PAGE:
County COVID-19 cases surge after 9-day streak of positive tests
Tuesday, June 9, 2020
Update: The Iowa Department of Public Health reported a total of 11 new COVID-19 cases in Dickinson County on June 9, bringing the county's total cases to 72, with 24 recoveries.
Dickinson County COVID-19 continued to climb over the past week. The total now stands at 64 cases as of Tuesday night.
A total of 20 cases were reported between Sunday and Monday — 11 on Sunday alone — which nearly doubled the county's previous single day high of six cases. Dr. Zach Borus, a Lakes Regional Healthcare's COVID-19 response team member, said the count only includes individuals who list their home in Dickinson County.
"There are certainly more who work in the county who have tested positive, have visited the county and then gone back to their homes or (who) might actually be staying here for some time but have still given their address as out of the area," Borus said in a Monday morning video message to the community. "So it is here."
Borus went on to say he expects the local statistics to grow and, while he feels the hospital is prepared, he asked that the public, "treat this like the public health risk that it is." He encouraged the community to stay 6 feet apart from others whenever possible and wear cloth masks when it is not possible.
"Okoboji is a wonderful place," he said. "We come here to have fun. People come from all over the place, and we had one of the highest hot spots in the last week in terms of per capita infections in the country. We are a small community and, in terms of the rate of rise, it is dramatically going up."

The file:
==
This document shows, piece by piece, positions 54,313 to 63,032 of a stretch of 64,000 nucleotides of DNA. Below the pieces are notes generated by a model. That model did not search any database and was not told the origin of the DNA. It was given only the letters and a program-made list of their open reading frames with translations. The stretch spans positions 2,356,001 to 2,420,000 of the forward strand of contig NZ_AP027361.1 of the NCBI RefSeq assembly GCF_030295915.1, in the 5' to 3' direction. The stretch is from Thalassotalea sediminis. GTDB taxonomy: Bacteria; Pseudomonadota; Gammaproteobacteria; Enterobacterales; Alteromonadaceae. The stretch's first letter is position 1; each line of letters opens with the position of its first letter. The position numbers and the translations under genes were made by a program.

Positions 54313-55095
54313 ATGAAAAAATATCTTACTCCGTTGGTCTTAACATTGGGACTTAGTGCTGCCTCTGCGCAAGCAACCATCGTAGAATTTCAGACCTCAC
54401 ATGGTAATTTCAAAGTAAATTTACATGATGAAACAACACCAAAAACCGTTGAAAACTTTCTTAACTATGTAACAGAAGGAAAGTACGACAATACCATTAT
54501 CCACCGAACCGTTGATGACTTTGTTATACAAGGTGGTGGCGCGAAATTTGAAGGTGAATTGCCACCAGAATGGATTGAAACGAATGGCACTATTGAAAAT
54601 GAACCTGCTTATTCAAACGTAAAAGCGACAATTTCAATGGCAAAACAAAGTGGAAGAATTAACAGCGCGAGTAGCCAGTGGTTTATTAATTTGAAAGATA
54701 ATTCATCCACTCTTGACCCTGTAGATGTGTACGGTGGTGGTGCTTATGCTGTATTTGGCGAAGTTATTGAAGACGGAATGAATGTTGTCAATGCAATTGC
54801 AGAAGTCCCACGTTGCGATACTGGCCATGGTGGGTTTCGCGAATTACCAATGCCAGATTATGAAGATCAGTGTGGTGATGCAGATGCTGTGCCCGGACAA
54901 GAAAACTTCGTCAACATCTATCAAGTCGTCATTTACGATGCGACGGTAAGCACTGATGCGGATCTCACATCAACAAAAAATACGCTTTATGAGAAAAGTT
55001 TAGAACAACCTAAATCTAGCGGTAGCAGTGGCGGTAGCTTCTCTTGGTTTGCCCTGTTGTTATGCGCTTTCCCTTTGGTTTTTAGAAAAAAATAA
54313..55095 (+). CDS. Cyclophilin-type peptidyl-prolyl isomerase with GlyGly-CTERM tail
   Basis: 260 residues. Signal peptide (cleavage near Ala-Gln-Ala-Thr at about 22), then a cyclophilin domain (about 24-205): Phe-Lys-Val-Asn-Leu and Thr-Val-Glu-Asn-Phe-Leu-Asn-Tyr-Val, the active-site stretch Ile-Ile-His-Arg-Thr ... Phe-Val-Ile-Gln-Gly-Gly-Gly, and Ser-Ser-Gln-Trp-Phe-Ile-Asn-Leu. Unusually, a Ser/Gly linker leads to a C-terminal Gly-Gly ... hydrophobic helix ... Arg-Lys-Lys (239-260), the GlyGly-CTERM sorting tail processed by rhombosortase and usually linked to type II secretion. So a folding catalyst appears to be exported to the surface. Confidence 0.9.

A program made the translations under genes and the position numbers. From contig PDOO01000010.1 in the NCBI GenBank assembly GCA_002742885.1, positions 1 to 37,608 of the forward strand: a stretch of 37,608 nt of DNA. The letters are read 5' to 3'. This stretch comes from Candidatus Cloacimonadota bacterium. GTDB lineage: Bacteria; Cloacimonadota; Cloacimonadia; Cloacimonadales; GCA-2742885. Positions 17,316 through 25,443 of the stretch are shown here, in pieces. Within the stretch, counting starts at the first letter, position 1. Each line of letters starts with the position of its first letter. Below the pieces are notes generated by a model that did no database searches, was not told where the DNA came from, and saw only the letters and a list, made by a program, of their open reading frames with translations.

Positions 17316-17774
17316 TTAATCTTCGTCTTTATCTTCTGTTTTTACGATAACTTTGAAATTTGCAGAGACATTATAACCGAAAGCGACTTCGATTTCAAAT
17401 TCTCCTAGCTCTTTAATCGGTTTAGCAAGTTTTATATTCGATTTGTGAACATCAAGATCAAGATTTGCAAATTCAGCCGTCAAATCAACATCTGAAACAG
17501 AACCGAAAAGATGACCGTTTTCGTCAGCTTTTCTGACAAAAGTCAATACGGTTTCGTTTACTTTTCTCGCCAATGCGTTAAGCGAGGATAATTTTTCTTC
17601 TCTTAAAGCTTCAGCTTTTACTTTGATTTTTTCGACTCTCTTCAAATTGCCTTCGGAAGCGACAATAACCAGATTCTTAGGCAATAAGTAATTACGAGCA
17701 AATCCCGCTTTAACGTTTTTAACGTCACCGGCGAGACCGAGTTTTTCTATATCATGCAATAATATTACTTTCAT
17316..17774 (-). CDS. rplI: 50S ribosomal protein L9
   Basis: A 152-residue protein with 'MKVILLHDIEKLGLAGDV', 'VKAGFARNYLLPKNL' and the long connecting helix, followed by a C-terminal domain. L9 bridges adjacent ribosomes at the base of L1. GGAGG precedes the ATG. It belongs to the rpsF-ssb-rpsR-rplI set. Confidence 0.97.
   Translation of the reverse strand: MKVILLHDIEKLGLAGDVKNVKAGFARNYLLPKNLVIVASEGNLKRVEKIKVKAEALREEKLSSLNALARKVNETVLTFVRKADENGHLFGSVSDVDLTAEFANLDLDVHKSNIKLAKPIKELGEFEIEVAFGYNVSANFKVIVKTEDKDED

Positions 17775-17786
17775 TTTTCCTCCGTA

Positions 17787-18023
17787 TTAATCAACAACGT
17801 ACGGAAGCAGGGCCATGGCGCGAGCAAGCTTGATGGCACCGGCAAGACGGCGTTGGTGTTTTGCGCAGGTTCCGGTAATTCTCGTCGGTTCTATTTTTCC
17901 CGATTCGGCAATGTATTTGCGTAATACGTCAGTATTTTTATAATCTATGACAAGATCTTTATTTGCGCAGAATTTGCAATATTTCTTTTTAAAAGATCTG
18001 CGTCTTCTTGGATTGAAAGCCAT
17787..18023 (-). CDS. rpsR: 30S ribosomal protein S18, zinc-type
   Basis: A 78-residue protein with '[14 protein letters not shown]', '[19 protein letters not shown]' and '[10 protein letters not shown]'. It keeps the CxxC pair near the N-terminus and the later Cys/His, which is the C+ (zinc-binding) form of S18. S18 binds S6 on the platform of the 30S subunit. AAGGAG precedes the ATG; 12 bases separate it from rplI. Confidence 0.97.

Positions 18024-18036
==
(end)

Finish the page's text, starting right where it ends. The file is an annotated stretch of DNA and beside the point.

Borus said none of the recent cases have required hospitalization. The Iowa Department of Public Health has listed 23 Dickinson County residents as having recovered from the novel coronavirus, leaving 41 known, active cases. A total of 593 county residents have been tested — about one out of every 29 people. No deaths related to the virus have been reported in Dickinson County, but deaths have occurred as close as O'Brien County and Buena Vista County.
"Although we cannot specifically link a case to a location, we do know that several of the positive cases that we’ve had have frequented several local businesses and, as a result, there is likely broader community spread," Lakes Regional Healthcare President and CEO Jason Harrington said.
Brandon Rohrig, director of Dickinson County population and public health, said many of the county's recent cases have been among the 20-40 year old population. He previously said the virus' average incubation period is around one or two days and, while he said some upticks in the past few weeks could have potentially been related to Memorial Day festivities or other community spread, he also noted a number of factors may be adding to the most recent increases.
"Within the last three weeks, we have had more access to testing than the prior two months combined," Rohrig said. "Testing criteria is very broad now and is available to nearly anyone. People are more willing to come in and get tested as they don't necessarily feel it is a death sentence, and people are becoming more active again."
Harrington said, while testing under the state's Test Iowa program has expanded, test kit shortages continue to limit the testing ability of LRH and similar healthcare organizations.
"Due to the shortage, patients have to meet a certain criteria in order to be tested," Harrington said. "Generally speaking, they would either have to be symptomatic or have a known exposure to someone who is COVID positive. They would have had to have been within 6 feet of the person for 15 minutes or longer."
Iowa Gov. Kim Reynolds recently broadened Test Iowa criteria to allow anyone seeking a Test Iowa test to qualify for one. However, Harrington pointed out patients seeking a test from the state program must go to a designated Test Iowa site. Currently, the Test Iowa location nearest to Dickinson County is two counties south, in Storm Lake.
"There’s been a great deal of misinformation about this, and it creates frustration for people," Harrington said. "We would love to test everyone who wants to be tested, but there is not sufficient capacity or availability of tests for that."